Lead providers step in after subcontractor ‘collapses’

Four lead providers based in the north east have said they are taking steps to ensure more than 160 apprentices get qualifications after their subcontractor was said to have ceased trading.

Learning Curve Group (LCG) chief executive Brenda McLeish (pictured) told FE Week on Tuesday that her company had been informed by Sunderland-based Xiscad Training Ltd it was going into liquidation.

Brenda McLeish

It means, FE Week understands, that alternative training arrangements need to be made for 164 level three and four IT professional apprentices that were with Xiscad, through subcontracting with LCG, Sunderland College, Stockton Council, and South Tyneside Council.

LCG, which employed Xiscad as a subcontractor for 97 level three and four IT professional apprentices through an SFA contract worth £1.8m as of last December, is setting up a new training centre in Sunderland next Monday, specifically for affected learners.

Ms McLeish told FE Week: “We have been working with Xiscad since 2011 with no problems. They were with us for our ‘good’ Ofsted rating [in March 2014].

“Unfortunately, on 10 February, they told us they had taken the decision to liquidate.

“We have retrieved all our apprentices’ files and record of work they have done attempted to contact every single one of them via phone, text, emails or social media.

“We are opening a brand new IT training facility in Sunderland on Monday so we can continue with their training directly.”

Nigel Harrett (pictured), the deputy principal of Sunderland College, which had an SFA contract worth £253,566 with Xiscad, said: “We are aware that Xiscad ceased trading last week.

Nigel Harrett
Nigel Harrett

“As a result, we have been in contact with the 35 [level three] apprentices and six on traineeships who are funded through Sunderland College, and we have also held an information, advice and guidance event for them.

“In addition, our business development team is currently working with employers to establish opportunities for the 41 people affected to be able to complete their apprenticeships and traineeships.”

Councillor John Anglin, lead member for regeneration and economy at South Tyneside Council, which had an SFA contract worth £265,216 with Xiscad, said the local authority was “doing everything we can to support those affected [21 level three apprentices]”.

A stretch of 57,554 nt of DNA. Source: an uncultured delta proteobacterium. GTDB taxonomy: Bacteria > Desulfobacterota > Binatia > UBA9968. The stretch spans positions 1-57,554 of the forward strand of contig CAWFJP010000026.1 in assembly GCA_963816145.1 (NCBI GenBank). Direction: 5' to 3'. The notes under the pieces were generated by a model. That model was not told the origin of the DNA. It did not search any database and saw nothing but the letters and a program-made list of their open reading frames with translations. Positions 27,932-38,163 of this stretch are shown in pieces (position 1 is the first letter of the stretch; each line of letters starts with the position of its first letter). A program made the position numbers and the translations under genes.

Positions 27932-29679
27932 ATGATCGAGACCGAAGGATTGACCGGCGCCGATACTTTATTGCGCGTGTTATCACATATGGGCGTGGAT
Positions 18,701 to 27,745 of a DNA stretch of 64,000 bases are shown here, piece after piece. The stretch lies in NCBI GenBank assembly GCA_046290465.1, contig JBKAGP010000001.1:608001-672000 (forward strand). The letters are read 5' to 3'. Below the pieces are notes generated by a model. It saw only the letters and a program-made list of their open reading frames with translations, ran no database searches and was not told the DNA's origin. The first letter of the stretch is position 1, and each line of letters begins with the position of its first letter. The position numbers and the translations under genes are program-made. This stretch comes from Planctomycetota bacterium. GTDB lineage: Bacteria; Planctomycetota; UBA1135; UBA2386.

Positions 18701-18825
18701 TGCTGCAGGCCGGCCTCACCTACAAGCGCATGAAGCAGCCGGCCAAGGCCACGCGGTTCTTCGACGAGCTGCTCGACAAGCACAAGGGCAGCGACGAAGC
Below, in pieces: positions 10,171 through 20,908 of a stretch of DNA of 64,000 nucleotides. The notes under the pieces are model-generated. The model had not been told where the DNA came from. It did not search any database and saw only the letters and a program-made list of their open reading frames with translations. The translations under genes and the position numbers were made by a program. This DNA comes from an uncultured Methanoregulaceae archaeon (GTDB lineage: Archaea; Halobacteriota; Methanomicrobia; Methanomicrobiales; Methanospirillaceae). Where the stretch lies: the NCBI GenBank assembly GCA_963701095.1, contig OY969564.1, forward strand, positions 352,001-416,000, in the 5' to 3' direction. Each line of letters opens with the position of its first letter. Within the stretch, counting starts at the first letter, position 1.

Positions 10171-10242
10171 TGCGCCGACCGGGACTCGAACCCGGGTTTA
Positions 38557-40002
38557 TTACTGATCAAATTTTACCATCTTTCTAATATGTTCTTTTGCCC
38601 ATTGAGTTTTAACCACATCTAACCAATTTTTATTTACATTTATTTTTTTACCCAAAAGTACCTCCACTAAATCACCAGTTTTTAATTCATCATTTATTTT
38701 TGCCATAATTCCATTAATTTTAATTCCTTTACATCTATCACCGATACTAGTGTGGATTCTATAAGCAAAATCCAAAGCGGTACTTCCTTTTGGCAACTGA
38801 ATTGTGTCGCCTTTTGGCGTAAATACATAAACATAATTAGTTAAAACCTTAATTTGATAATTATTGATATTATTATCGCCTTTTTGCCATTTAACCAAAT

“We have opened dialogue with all of our apprentices and are currently reviewing their files,” she added.

“Moving forward, we will look to appoint a new supplier to support the apprentices in completing their qualifications as well as identifying potential new employment opportunities.”

Councillor Jim Beall, cabinet member for adult services and health at Stockton Council, which had a contract worth £88,325 with Xiscad, said: “We are doing everything we can to support the 11 [level three] apprentices affected.

“Three of them have recently completed their apprenticeships and we are seeking urgent clarification as to the status of their qualifications. The remaining eight are nearing the end of their training and we are supporting them so they can complete their qualifications.”

An SFA spokesperson said: “Where our providers decide to use subcontractors, we expect these arrangements to add value to the provision and for public funding to be used to directly support learners.

“Xiscad is a subcontractor to a number of lead providers and we are working with these organisations to ensure there is minimum disruption to learners and employers and ensure continuity of training.”

The homepage of the Xiscad website was down and there was no answer on the main company phone number up to Thursday (January 18).

But when FE Week called company director Steven Carr’s mobile number, a man who answered, but refused to confirm his name, said: “I can’t comment [on the trading status of Xiscad]. It is in the hands of the insolvency people.”

However, an Insolvency Service spokesperson told FE Week before publication that it and Companies House had not yet been made aware Xiscad had folded.


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  1. Matt Garvey

    An example, albeit unfortunate, of how strong Prime providers can protect the tax payer from such losses. Under a free-for-all system post 2017 who would pick up the learners and employers let down by a failed provider?

    • Maybe the question to be asked is why the subcontractor went insolvent was it because the primes did not pay them for work already carried out I suspect so as is in so many companies going this way in the current climate

      • Linda

        This is the problem with many sub contractors – the primes hold all the power and seem to get away with daylight robbery – perhaps funding bodies should make them more answerable when sub contractors are forced into liquidation through no fault of their own